Our main Humanities topic this term is a History unit on 'Changes Within Living memory'. To explore this children might like to talk to relatives about how things have changed during their own lifetimes. It can be mind-blowing to children to think that mummy and daddy were children once, and that granny was a little girl once upon a time. Talking to children about this is very valuable and very entertaining too. It would be wonderful if children could look at photos of people and places familiar to them in past times. I'm not talking about the distant past here - looking at a photograph of the garden and seeing that the tree which is so big now was only little when they were born is a really powerful learning moment. If possible we would love for children to bring in copies of any photographs that they find interesting - don't bring in originals as they can get lost or damaged in a busy key stage one classroom.
Our maths for the next week focusses on addition and subtraction - for the majority of the Year Ones this is within ten and for the majority of Year Twos it is within twenty. A very powerful bit of learning that you can help them with at home is securing their instant recall of number bonds to ten (Year One) and twenty (Year Two). Number bonds is the term we teachers use for numbers that go together to make a certain sum. So the year ones would be practicing 'one and nine makes ten', 'four and six makes ten', 'five and five makes ten' and so on. There's any number of ways to make this fun: I hold up some of my fingers and you see how quickly you can hold up the right number of fingers on your side to make ten. I count out ten lego bricks then hide some and you have to see how many there are and tell me how many I must have hidden. You will think of more - I used to play number bond tennis in the car with my son when we were out driving.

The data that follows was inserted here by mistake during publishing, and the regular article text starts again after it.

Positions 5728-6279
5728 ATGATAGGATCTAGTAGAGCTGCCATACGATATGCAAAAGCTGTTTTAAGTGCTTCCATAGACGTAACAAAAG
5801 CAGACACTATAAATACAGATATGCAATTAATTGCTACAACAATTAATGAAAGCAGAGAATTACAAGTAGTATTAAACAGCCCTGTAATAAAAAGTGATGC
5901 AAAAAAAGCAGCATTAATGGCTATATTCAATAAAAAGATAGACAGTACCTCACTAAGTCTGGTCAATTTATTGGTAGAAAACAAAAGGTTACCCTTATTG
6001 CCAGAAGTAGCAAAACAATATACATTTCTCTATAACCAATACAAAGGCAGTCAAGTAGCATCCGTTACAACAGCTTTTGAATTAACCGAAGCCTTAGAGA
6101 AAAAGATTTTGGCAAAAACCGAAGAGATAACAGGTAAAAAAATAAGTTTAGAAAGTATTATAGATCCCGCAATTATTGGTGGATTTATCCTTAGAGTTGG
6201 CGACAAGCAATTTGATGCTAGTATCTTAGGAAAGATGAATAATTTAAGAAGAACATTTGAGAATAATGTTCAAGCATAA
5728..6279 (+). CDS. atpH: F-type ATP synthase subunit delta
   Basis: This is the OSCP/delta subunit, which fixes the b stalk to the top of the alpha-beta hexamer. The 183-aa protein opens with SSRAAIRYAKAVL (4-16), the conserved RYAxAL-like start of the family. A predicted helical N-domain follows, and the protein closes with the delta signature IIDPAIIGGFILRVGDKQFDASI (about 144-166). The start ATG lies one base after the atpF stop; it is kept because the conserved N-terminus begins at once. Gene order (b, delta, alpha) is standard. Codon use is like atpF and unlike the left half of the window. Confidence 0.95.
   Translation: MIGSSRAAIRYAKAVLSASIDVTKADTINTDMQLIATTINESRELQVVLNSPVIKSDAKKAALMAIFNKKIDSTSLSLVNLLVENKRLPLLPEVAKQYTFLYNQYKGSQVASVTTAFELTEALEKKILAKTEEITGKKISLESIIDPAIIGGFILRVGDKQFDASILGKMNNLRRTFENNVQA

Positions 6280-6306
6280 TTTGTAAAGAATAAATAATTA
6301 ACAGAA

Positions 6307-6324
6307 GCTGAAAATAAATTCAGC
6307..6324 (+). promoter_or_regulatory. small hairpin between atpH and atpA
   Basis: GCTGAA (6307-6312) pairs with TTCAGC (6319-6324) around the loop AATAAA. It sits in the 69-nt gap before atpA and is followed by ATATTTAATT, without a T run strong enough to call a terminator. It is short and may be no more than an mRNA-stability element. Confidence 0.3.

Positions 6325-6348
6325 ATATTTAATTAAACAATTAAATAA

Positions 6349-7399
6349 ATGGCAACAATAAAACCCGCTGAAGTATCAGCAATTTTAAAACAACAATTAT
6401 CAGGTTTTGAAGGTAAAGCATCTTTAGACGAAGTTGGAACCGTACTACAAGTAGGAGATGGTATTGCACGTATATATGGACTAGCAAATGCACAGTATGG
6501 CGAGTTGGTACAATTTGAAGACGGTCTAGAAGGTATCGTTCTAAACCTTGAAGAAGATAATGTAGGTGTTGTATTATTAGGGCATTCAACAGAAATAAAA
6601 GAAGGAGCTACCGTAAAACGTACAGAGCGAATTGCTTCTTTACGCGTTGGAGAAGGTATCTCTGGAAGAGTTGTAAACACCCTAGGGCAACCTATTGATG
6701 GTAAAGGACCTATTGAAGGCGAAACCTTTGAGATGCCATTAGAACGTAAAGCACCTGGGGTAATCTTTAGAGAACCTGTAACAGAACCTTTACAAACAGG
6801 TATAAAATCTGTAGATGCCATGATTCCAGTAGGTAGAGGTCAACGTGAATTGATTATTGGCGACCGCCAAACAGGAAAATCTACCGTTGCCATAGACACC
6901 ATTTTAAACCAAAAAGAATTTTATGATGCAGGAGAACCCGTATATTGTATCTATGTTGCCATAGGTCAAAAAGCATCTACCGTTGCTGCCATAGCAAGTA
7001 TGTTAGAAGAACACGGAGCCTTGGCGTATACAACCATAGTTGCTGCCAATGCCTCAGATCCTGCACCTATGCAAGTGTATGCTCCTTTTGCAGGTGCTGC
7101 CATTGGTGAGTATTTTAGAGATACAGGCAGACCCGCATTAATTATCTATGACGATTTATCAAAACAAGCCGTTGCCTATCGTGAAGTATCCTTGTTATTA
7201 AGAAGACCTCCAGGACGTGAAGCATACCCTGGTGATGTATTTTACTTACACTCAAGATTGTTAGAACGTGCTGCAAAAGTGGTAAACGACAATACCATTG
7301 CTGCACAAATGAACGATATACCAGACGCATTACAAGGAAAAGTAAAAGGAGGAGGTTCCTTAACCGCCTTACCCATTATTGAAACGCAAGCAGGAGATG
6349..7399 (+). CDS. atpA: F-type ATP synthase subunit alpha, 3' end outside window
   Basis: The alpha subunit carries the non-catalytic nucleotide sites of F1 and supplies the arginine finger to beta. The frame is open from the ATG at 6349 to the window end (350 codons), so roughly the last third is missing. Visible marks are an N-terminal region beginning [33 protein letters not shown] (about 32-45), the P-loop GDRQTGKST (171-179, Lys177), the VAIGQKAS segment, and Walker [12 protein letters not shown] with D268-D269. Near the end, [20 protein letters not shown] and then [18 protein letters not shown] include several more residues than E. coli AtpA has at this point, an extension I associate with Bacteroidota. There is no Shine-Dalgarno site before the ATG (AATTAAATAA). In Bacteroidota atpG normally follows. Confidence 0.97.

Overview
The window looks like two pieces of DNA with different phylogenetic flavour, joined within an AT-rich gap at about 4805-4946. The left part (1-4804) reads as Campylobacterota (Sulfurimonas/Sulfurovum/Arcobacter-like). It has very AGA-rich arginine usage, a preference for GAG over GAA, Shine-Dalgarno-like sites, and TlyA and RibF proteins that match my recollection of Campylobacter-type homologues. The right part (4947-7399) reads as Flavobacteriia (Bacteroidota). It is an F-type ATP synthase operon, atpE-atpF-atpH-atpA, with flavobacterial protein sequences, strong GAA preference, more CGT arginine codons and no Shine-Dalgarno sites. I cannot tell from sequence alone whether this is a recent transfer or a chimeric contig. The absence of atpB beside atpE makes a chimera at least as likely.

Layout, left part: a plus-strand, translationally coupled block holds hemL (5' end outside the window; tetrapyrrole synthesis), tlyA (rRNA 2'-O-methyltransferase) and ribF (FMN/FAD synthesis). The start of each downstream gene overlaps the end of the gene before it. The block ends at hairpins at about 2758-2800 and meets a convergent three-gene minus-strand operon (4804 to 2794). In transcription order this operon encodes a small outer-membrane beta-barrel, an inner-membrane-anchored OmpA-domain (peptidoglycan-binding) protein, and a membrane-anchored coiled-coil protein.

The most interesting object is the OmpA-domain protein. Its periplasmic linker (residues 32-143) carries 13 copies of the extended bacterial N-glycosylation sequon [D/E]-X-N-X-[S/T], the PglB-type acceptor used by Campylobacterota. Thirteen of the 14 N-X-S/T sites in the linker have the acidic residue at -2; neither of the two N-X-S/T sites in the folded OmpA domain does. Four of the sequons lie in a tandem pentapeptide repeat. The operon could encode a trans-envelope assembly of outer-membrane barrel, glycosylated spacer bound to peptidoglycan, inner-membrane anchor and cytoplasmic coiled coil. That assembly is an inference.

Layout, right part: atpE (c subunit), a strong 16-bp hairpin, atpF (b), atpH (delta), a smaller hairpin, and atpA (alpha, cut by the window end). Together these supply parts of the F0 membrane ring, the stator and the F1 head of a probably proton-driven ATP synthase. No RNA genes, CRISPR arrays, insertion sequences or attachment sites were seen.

We changed all the books in the children's book bags this week - or at least as many as we could find - if you have any of the schools books at home do send them in for a change. This week we will be making the system more rigorously matched to the children's learning in phonics to make sure that in their phonically decodable books they are reading material that is in exactly the right place to build confidence. Of course in their own choice of reading for pleasure, by themselves or with an adult, we hope they are choosing a wide, wide range of fun and engaging sources of reading whether that's The Beano, a book about Dinosaurs, a funny story, the Argos catalogue, grandad's fishing magazine whatever it is that grabs them. We aren't fussy - reading is reading.
In science we will be thinking about building things. About the materials we use to build and how we make structures. In a sense this as much an engineering unit as a science one. It should be the most immense fun. I wish I could be teaching it myself if I'm honest. If any mums or dads work in the construction industry and would be happy to come in to school to be quizzed on their jobs we would love to hear from them - they will get a swift invitation.
I'm looking forward to a slightly more settled week next week. Thanks again to all the parents and carers for their kindness and understanding this week and, once again, a huge well done to the children for rolling with the challenges they have faced.
Sincerely, Ed Finch
Welcome to the blog page for Year 1/2 - Beech Class at Chagford Primary School